Wednesday, June 26, 2013

Go See What You Don't Often See

Last Thursday, I went to a baseball game with some friends and for some reason, when I got home, I wasn't tired in the slightest. It was late but my brain just wouldn't shut off. I laid in my bed for about an hour when I got annoyed and grabbed my headphones because I knew there was no hope of sleeping. I put my iPhone on my recently added (Brooke Waggoner and Les Enfants, for those who care) and scrolled through endless photos on Instagram, finding new people to follow. Soon enough, it was 4 a.m. and I was still awake. All I wanted to do was get in my car and go for a drive so that's exactly what I did. I quietly left the house and ventured into the dark, peaceful, empty town. At 4 in the morning, there wasn't a soul on the road. I rode down the curvy, mountainous roads of 250 for a bit, knowing the sun wasn't going to come up for another couple hours, which is mainly why I got up in the first place. I wanted to see the glorious sun say good morning.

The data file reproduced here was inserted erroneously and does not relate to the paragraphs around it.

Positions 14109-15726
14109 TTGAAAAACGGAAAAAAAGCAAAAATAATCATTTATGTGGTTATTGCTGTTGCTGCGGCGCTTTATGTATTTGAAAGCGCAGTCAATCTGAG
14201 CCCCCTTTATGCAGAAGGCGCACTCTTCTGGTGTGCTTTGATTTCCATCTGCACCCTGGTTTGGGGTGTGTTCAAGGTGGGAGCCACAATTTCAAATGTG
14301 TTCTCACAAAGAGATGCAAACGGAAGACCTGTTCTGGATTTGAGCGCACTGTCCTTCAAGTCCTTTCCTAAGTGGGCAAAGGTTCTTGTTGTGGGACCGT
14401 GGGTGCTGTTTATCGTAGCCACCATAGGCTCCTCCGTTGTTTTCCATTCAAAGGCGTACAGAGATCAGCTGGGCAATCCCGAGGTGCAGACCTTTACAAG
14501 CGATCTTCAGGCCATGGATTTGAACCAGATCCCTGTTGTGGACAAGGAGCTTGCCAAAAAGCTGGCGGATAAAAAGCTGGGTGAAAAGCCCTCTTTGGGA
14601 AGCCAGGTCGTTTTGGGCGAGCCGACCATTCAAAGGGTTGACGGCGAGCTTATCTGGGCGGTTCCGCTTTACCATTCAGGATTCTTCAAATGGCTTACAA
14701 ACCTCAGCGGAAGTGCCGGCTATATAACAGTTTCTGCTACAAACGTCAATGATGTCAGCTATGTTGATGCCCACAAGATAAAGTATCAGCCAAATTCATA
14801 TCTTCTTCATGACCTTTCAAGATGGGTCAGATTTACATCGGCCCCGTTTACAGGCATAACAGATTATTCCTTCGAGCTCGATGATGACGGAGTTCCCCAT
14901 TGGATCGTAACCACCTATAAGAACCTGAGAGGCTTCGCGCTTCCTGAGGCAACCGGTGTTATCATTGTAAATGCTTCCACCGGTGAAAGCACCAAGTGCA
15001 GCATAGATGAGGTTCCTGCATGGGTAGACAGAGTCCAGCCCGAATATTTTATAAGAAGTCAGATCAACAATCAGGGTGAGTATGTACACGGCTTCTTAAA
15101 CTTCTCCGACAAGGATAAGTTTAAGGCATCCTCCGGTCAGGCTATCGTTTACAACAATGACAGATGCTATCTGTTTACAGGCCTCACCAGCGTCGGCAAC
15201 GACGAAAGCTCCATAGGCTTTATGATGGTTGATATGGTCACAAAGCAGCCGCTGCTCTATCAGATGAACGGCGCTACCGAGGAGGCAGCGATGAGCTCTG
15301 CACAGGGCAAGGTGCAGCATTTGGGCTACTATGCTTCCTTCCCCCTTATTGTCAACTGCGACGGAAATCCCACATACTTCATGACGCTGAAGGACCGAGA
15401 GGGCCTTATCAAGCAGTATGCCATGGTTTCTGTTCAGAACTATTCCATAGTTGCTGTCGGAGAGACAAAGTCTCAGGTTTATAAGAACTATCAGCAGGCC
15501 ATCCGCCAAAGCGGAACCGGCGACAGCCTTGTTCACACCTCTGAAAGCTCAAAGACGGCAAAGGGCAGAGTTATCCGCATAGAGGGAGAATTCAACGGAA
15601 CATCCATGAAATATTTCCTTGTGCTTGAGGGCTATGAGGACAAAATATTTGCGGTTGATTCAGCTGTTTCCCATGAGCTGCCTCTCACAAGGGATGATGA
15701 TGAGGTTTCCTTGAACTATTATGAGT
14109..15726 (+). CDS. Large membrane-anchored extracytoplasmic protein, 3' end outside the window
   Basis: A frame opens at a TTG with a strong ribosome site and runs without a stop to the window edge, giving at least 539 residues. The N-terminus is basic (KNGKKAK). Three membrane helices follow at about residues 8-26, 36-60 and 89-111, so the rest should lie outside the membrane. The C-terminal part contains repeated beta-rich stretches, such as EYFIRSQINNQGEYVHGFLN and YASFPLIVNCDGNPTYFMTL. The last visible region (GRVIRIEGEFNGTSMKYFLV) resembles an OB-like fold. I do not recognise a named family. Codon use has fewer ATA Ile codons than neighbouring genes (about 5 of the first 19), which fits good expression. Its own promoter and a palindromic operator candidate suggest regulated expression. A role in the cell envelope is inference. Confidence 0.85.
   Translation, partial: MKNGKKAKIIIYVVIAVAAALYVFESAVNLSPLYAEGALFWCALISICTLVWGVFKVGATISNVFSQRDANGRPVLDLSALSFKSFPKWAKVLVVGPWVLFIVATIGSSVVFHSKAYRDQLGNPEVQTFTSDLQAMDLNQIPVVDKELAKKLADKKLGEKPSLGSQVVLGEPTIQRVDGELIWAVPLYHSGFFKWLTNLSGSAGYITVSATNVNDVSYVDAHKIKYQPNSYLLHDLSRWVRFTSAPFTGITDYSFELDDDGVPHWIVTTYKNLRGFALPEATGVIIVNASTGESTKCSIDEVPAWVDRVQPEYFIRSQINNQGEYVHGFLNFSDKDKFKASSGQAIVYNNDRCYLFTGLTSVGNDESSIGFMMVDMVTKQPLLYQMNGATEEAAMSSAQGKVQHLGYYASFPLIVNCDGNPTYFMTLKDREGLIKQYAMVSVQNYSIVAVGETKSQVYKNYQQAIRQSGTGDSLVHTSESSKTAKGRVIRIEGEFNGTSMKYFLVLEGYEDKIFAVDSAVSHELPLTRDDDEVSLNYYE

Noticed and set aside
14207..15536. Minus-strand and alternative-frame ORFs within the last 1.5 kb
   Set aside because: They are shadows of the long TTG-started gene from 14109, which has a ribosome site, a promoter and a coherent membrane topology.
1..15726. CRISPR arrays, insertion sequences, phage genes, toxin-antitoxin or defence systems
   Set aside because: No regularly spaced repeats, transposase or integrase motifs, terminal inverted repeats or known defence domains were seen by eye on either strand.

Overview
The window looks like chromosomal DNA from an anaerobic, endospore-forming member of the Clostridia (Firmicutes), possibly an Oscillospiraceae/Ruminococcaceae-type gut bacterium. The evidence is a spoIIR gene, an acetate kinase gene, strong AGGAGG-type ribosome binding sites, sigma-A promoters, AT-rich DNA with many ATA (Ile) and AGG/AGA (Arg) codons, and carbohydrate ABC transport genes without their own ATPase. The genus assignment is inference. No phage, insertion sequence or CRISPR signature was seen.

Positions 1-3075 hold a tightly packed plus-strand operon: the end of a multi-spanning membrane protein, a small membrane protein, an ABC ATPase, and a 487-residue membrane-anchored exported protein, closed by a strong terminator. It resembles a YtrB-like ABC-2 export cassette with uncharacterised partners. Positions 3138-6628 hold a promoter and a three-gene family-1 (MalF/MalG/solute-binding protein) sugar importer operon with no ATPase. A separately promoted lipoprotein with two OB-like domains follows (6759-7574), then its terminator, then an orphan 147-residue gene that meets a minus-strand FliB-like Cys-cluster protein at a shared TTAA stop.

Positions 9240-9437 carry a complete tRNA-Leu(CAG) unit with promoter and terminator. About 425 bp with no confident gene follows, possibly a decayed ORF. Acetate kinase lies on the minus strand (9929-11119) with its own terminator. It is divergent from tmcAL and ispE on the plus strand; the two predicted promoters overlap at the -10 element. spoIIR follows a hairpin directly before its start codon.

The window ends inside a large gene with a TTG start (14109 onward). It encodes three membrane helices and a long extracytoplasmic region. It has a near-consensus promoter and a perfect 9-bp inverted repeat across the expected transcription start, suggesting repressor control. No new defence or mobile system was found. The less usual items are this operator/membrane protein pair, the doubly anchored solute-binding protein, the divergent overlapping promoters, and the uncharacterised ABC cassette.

So when I finally made my way to the overlook I planned to watch the sunrise at, I first sat in my car, windows up, headlights on, and music loud. But then I realized it would be so much better with my windows down, headlights dimmed, and music off. I just sat there in the still of my silence as the fog rose off the town below and the twinkling lights of cars passed far off in the distance. The birds made their morning debut by chirping in unison and the deer scattered when I took a photo from the window of my car. I just reveled in the fact that it felt like I was the only person awake. There's something special about watching the sunrise; each one is different and you never know what to expect. Sometimes it's better than others but it's always a memory to be held onto. I remember each and every sunrise I've ever watched, all holding a place in my heart. The next chance you get, go watch the sunrise. Go journal. Go be alone. Go see what you don't often see.


  1. Is that at the blue ridge parkway? I live about 1 1/2 hours from Lovers Leap and Mabry Mill.